Take Peter Street, for example. This downtown street was named after the second governor of Upper Canada, Peter Russell, and the name was chosen with great care by the surveyors and politicians of the day because it was the next street in sequence from the three roads named in honour of John Graves Simcoe. In other words, the downtown Peter Street has a 200-year history - by Toronto standards an incredibly long-lived name.
The decision to eliminate a street name with such an honoured designation in favour of a suburban route that may be only a few decades old is to play fast and loose with our history.
The naming of public streets is too important a task to be left to developers, or even to a street's residents. I would like to see council create a street-naming committee composed of interested members of the public, along with one member of council and perhaps a city staff member.
The committee, of course, must entertain the suggestions of those who live or work on the street in question. But the committee must also entertain suggestions from other interested parties, including the historical board.
A committee that has thought long and hard on the issue of street names for Toronto could weigh the various proposals against a set of criteria that the committee itself will have created. One of those guidelines might be that no street in Toronto could be named after a living person. Indeed, it might even ask this committee to oversee suggestions for the naming of parks, squares or other public spaces. How often have you passed a park named after someone you've never heard of?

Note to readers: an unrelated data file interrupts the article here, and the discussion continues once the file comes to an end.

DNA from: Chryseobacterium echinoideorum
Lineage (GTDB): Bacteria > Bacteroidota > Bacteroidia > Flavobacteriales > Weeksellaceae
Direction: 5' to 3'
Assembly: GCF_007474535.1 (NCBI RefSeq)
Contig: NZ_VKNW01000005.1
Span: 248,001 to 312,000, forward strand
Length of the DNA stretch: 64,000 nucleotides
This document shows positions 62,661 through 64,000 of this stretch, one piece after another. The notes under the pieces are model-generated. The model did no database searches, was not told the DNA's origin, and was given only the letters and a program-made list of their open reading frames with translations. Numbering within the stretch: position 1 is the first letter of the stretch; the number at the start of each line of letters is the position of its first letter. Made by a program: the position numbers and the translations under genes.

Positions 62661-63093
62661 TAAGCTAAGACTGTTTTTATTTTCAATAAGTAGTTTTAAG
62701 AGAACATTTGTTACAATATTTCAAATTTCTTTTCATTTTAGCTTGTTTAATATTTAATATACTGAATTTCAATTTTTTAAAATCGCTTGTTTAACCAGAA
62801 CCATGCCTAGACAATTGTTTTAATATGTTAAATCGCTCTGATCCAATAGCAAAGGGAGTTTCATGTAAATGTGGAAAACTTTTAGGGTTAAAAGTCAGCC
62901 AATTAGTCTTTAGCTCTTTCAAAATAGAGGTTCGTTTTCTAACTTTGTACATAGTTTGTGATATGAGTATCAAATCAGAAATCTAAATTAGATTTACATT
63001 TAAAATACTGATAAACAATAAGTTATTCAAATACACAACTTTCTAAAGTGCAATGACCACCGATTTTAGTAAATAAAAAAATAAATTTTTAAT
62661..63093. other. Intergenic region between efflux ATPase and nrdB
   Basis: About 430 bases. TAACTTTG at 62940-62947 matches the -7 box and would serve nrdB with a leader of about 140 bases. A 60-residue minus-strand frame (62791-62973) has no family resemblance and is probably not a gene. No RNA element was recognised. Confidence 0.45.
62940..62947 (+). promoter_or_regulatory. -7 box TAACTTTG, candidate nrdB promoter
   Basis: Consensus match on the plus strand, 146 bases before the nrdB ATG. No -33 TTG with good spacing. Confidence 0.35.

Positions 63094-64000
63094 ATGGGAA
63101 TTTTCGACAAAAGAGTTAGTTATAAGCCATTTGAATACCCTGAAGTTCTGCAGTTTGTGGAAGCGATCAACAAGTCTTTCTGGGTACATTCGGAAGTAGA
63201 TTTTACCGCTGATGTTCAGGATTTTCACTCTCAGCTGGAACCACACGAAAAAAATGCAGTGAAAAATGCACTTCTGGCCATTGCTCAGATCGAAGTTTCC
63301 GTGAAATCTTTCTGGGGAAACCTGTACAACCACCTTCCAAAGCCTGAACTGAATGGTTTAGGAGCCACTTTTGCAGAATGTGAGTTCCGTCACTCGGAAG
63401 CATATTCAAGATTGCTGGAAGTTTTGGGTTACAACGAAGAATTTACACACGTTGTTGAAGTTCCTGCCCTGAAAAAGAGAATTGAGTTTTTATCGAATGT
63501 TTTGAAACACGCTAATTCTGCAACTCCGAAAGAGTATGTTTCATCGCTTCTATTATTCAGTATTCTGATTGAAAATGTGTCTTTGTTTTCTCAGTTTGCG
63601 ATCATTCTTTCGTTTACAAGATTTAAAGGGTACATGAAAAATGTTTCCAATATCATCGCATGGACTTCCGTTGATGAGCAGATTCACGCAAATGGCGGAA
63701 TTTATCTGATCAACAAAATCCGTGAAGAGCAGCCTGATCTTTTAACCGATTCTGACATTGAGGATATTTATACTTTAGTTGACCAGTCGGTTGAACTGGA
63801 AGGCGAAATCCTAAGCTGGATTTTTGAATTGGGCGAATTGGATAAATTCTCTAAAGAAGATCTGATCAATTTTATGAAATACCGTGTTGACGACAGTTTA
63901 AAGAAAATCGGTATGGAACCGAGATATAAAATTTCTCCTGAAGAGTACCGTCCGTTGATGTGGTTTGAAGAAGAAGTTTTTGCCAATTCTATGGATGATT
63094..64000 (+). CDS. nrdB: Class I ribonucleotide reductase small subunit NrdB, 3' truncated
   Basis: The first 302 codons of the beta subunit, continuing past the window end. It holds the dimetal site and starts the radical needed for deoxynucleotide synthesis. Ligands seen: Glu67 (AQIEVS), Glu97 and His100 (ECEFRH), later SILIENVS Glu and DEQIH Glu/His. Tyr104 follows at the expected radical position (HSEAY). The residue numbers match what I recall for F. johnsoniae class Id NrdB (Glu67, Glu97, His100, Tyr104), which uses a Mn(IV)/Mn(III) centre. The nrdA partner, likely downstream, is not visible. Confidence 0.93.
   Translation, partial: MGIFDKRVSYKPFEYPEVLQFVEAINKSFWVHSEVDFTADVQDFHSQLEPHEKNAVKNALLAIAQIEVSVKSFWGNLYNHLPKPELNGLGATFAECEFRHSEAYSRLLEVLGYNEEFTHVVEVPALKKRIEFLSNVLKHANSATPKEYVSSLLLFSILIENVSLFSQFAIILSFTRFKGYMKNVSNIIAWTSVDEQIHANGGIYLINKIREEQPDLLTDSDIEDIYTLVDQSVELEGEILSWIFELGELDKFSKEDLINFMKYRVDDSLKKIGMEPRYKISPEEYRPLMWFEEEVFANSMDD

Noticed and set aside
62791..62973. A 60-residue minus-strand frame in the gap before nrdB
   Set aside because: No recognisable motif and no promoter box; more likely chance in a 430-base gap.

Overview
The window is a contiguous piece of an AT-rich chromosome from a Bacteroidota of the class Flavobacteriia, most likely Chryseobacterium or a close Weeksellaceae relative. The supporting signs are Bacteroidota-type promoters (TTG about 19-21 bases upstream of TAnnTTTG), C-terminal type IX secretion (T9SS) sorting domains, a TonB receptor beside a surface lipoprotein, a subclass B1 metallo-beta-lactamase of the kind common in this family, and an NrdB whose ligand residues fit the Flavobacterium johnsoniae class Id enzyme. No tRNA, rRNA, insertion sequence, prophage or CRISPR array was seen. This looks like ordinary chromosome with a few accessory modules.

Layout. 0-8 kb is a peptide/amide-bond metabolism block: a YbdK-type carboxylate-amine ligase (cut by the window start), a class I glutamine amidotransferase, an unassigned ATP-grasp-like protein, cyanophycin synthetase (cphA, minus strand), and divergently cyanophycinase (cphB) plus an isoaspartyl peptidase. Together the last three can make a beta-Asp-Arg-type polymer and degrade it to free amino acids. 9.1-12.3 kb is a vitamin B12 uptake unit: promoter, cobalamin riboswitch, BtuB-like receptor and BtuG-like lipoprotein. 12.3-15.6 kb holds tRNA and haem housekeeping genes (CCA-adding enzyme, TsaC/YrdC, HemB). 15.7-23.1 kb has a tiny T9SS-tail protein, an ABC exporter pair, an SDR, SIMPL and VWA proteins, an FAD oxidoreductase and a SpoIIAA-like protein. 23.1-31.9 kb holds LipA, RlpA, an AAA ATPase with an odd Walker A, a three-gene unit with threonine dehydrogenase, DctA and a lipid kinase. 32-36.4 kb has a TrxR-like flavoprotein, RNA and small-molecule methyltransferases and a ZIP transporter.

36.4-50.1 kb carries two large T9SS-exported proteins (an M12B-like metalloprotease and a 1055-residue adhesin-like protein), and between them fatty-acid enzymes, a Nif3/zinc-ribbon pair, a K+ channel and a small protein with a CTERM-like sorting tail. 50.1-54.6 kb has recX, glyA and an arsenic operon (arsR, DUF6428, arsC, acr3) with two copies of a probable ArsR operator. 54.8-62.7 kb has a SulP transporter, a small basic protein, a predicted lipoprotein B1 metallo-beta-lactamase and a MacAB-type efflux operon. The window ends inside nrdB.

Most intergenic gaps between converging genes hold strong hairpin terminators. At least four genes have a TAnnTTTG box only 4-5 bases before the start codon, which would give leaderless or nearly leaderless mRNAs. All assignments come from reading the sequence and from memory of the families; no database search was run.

Just around the corner from where I live, a developer of townhomes has created a small street where none existed before. This new street is just a block or so away from where Emily Murphy lived. Murphy was not only an important Canadian writer, but she also later became a leading judge. Her greatest contribution was her spearheading (along with Nellie McClung) of the famous suit that Murphy took all the way to the Privy Council of Great Britain by which every woman in Canada was finally granted legal, independent standing under the law.
I put it to you that Emily Murphy Lane would be a far more fitting appellation for this new street than the one the developer chose. He named the street after his aunt, who lives in Poland and has never been to Toronto. At the moment, almost all new streets are named by developers, the same people bringing us Malibu Towers, North Beach Apartments, Times Square Condos and other American nomenclature
The current system for naming streets and other public spaces is far too susceptible to lobbying, especially when the lobbyists are politicians. Are we really so short of sporting heroes that we have to name Forest Hill Arena after Larry Grossman, a politician?
It seems to me that much that ails the city stems from a lack of pride among its citizens. While the naming of streets and public spaces won't solve this problem, it will surely do a lot to augment people's knowledge of Toronto's past and pride in our compatriots' accomplishments.
Toronto-born Greg Gatenby has written highly acclaimed books documenting the history of Toronto. Toronto-born Greg Gatenby has written highly acclaimed books documenting the history of Toronto.